Respect and Survival

As I sat there in a school presentation where the speaker was talking about dealing with children respectfully and building a climate of respect in schools and in homes, everything crystallized for me. It all came together for me, not as a list of things I needed to do in a sequential order, but rather as a frame of mind I needed to adopt; as a way of being I needed to pursue.  It became clear to me, in seconds, that what was lacking on so many levels and in so many areas in my life was, quit simply, respect.  I wasn’t being treated respectfully, nor was I extending it to others in most areas of my life. Not only that, material possession, symbolic of someone’s effort, time, life and money were being treated disrespectfully, the world around us was not being treated with any measure of respect either by any of us. This is not how I wanted to live, nor was it the environment I wanted my children to grow up in learning that this manner of living was an accepted option. 

With the theme being respect, I was then able to clearly see that in the current situation I was going to be crippled if not completely detained in my pursuit of a respectful home atmosphere and lifestyle.  I was then able to make the hard and frightening decisions with confidence and assurance that I needed to make at that time to ensure for me and my children a life that involved treating each other with greater respect and infusing our home with respect.  Three years after that day, I can look back and say it was the right way to look at things and, though we haven’t perfectly arrived, because we continue to learn more each day about areas where we can demonstrate greater respect to each other and because, quite frankly old ways of being die hard sometimes, we are in a much better place than we’ve ever been. We would not be here now if I hadn’t taken the necessary steps to start the process.  I couldn’t have taken the necessary steps if I had focused on what I should or shouldn’t do.  Focusing on what I wanted my children and I to be and experience made it possible for me to figure out the rest.

Healthy Living

 j0442586 It seems I’ve come to another place where a theme is stepping up to the forefront and demanding attention.  In the last three years, several themes have developed. First, was the theme of Respect.  The next theme that characterized the first year after the divorce till now was Survival.  The next theme which I believe to be developing in my life is that of Healthy Living or maybe just Health.  It is a theme that encompasses not just the idea of physical fitness and healthy eating, but also the areas of spiritual health, intellectual health (sustenance and growth) and relational health.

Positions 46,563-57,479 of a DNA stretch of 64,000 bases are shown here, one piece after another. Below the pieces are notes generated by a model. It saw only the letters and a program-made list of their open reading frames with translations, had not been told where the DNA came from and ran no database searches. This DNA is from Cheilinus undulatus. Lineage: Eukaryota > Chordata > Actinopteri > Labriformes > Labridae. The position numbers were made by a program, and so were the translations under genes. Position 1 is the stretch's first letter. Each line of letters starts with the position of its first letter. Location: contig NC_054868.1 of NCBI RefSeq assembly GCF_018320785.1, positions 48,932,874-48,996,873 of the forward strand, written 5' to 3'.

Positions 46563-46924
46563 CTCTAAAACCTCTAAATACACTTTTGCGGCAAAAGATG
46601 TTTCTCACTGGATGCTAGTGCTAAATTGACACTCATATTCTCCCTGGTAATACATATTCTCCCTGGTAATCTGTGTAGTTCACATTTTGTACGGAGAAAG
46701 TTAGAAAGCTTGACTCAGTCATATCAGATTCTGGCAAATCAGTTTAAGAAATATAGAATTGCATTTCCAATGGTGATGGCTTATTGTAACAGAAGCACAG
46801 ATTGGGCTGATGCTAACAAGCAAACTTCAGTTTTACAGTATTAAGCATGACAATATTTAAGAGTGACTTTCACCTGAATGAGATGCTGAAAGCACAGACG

These “themes” I am talking of, if that is even an appropriate terminology, are not something I adopt, carry around with me for a while and then discard because they no longer suit the situation.  If you could think of building an onion from the inside out a layer at a time, you might come closer to how this all works for me.  As each theme develops in my life, it becomes part of me with following themes overlaying themselves on pre-existing themes.

So, since the title of this post is about a healthy new year and since I did mention it earlier on in this now rather lengthy post, I suppose I should discuss it just a bit.  Healthier Living, as a theme in my life, for this year, or for whatever amount of time it decides to be the forerunning focus, will help me make decisions daily regarding my time, my activities, my decisions, my focus.  Instead of creating a list that I may or may not accomplish, depending upon my motivation level or my feelings, I will instead operate from the place of asking myself, “Is this the healthiest thing for me right now?”  Or I might consider, “Is this particular choice going to move me closer to the healthy, whole life I see for my children and myself?”  The particular questions help me sort the myriad choices I face each day in order to more closely align my life with the healthful vision I see of myself and for myself and my family (because I don’t just simply think of myself, ever, in isolation; what I choose impacts and affects many others whether I recognize it or not).  So, in brief then, the theme works to direct my efforts, focus my energy and determine my choices.  I am no longer burdened by a list that can never be accomplished. I am simply, moment by moment becoming healthier and these moments will, undoubtedly stack up and create a year that is much healthier than years previous.

j0433106 Enthusiasm, Hope, Confidence, Optimism

Approaching life this way has, over the last three years, been very effective for me in implementing significant and incredibly positive change in my life over a relatively short period of time.  This approach might not work for everyone, but I’ve found it to be incredibly effective for me in determining where to focus my energy, how to prioritize all the conflicting demands that bombard me daily as a single mom, and in helping me keep at it even when things become discouraging and disappointing as they likely will. It is an approach which instead of frustrating and defeating me, fills me with optimism, confidence, enthusiasm and hope. Since I’ve heard those are some of the key ingredients for someone in good mental health, I guess that’s not a bad place to start.